Home > Games > The domain of the eminent Darth B

The domain of the eminent Darth B

March 4, 2013

Over the last couple of years or so, there seem to have been a few space empire building card games released, probably the top rated of these being the trio of Race for the Galaxy, Eminent Domain, and Core Worlds. We finally have a copy of one of these, Eminent Domain, and Miss B was good enough to play with me as we learned how it works.

That's a mighty fine formation of fighters there.  It would be a shame to waste them!

That’s a mighty fine formation of fighters there. It would be a shame to waste them!

Eminent Domain is a deck building game like Dominion, but in most senses completely unlike Dominion. The main part of your turn is that you choose one “role” from a selection of six (Survey, Warfare, Colonise, Produce, Trade, or Research), and doing so adds a card for that role to your deck, effectively making you better at that role in future. Furthermore, when you choose a role, the other players have the option of playing cards to also follow that role (sometimes with reduced effectiveness). There’s a little other stuff like special technology cards, but this is the real core of the game. You earn victory points for controlling planets and having certain technologies at the end of the game, and for trading resources during the game. There is also no direct conflict between players during the game, which suits us fine.

The two of us followed very basic but very different strategies: I colonised a few worlds and then started producing and trading resources, while Miss B spent her efforts surveying new worlds and sending waves of invading spacecraft to subjugate the indigenous populations (she loved arranging the plastic spaceships that represent military resources into formations). Who knew she was such a warmonger?

The game took a lot longer than the advertised 45 minutes. Something closer to 2 hours this time. I don’t think future plays will be as long, but this game will be a major undertaking for a little while. Part of the problem this time was Miss B getting the hang of the difference between taking an action (which is a minor effect related to the roles, which other players are not permitted to follow) and selecting a role (which can be followed). This is a little weird at first, but we both got the hang of it eventually.

Something to note here is that Miss B played with her hand open most of the time, which meant that I could help her if necessary, but I also generally had a good idea of what cards she had available. This could be a problem in a “proper” adult game as knowing what cards another player holds may affect your role selection, but when playing with Miss B I did my best to not take advantage of this knowledge.

When the game was finally over, we counted up the victory (sorry, influence) points and found that it was close. Miss B had won by just a few points and was appropriately delighted. No, I didn’t deliberately throw the game. My excuse is that I was just learning the game, and I’m sticking with that. :)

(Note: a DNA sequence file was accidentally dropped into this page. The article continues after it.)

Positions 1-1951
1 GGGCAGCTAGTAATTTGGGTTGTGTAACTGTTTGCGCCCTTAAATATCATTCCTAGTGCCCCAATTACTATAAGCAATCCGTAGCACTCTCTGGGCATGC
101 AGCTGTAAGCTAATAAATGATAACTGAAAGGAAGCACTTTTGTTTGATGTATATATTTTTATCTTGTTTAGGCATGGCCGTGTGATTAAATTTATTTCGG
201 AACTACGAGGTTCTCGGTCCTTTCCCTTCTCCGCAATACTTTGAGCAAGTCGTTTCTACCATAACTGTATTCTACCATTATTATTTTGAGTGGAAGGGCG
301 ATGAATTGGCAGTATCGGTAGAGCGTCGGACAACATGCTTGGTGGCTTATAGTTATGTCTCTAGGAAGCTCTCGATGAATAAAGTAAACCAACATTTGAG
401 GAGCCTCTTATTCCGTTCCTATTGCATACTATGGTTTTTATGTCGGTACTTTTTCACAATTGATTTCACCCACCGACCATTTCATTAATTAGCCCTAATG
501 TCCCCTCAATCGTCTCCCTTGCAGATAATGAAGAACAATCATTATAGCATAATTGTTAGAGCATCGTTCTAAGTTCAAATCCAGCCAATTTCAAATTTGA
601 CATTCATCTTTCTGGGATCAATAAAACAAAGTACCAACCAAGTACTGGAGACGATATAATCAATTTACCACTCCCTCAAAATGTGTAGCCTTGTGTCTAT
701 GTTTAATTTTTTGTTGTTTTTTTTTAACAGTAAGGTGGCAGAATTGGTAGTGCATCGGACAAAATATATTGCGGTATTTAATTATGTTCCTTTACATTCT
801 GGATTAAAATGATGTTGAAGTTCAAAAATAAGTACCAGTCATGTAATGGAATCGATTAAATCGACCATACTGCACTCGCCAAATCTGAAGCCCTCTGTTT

So, I like the game and Miss B seemed to get on well with it. I think this will be high up on the playlist for when we want to spend over an hour on a game.

The verdict from Miss B (aged 6): “When I win the first time I play a game, I call it a really good game.”

The game: Eminent Domain (Tasty Minstrel Games), 2 to 4 players aged 10+.

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  1. Barnetto
    March 12, 2013 at 10:42 am

    I have Core Worlds and persuaded my 7 year old to play a learning game with myself. It’s a game that needs quite a lot of thought and planning and can make you very prone to AP however, so since then I’ve just been playing it solo for points. Definitely one for a bit older. Will be interested to hear how you get on with playing more Eminent Domain – keen to play more space themed games with my boys over and above the quite simple Astronauts card game that they both enjoy taking out to the coffee shop.

  2. March 12, 2013 at 11:47 am

    I’ve not tried Core Worlds but it does sound like Eminent Domain is the lighter of the two. I haven’t played ED again with Miss B yet, but I think she is keen to have another go. I guess maybe I should do some posts revisiting games after we have played them more, or time has passed — Miss B’s tastes (and skills) have certainly changed over the last couple of years.

    • Barnetto
      March 13, 2013 at 9:58 am

      As a father in a similar situation to you, I would find that very interesting. I’m enjoying reading through your blog very much btw, particularly as I’m very new to this and I’m quite a long way behind you in terms of the scope of the games we’ve tried – though I’ve so many games now hidden in the loft waiting to come out including many that you’ve already tried out. I would have tried more by now with my 7 year old, but the games really need to be playable with the 5 year old too which is more restrictive.

  3. March 13, 2013 at 11:59 am

    I reckon there are plenty of good games that should work for a 5 and a 7, but I guess the challenge is to find something they are both interested in and then bring them both up to speed. Good luck, I’m sure it’ll be great when you get it all figured out. I just have to worry about Miss B in our games, so my situation is a bit simpler.

    Thanks for the support. It’s great to hear that there are others out there like me!

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